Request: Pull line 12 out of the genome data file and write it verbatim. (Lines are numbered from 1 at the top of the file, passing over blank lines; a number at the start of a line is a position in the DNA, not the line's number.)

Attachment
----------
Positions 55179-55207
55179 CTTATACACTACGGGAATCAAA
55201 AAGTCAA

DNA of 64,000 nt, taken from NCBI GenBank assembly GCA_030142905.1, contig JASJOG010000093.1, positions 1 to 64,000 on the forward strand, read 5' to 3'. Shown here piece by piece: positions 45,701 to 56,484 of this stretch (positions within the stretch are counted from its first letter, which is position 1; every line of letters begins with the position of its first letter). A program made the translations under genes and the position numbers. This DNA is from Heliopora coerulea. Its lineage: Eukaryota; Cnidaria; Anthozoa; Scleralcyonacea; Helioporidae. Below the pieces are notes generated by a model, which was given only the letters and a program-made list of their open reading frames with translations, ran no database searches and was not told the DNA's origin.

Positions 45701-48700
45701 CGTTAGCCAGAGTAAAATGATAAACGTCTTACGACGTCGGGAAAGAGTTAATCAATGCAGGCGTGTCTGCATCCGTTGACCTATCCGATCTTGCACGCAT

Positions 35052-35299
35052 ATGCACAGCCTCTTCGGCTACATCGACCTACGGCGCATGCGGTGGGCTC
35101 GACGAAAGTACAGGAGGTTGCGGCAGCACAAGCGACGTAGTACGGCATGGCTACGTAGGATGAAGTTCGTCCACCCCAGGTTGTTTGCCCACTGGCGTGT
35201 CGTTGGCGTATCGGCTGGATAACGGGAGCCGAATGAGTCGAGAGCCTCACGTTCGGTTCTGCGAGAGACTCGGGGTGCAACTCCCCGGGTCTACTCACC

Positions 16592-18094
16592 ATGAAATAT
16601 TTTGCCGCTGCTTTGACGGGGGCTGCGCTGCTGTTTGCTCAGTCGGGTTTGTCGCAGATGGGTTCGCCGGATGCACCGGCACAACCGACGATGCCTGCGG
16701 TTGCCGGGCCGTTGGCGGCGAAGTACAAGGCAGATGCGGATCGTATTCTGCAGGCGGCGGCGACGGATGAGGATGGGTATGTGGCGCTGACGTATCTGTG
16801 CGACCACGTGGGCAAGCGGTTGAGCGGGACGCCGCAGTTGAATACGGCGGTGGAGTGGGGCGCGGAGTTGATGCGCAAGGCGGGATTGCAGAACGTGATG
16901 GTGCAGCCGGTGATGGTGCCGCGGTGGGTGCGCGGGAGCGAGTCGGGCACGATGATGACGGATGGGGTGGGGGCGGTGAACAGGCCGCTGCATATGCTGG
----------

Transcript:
16592 ATGAAATAT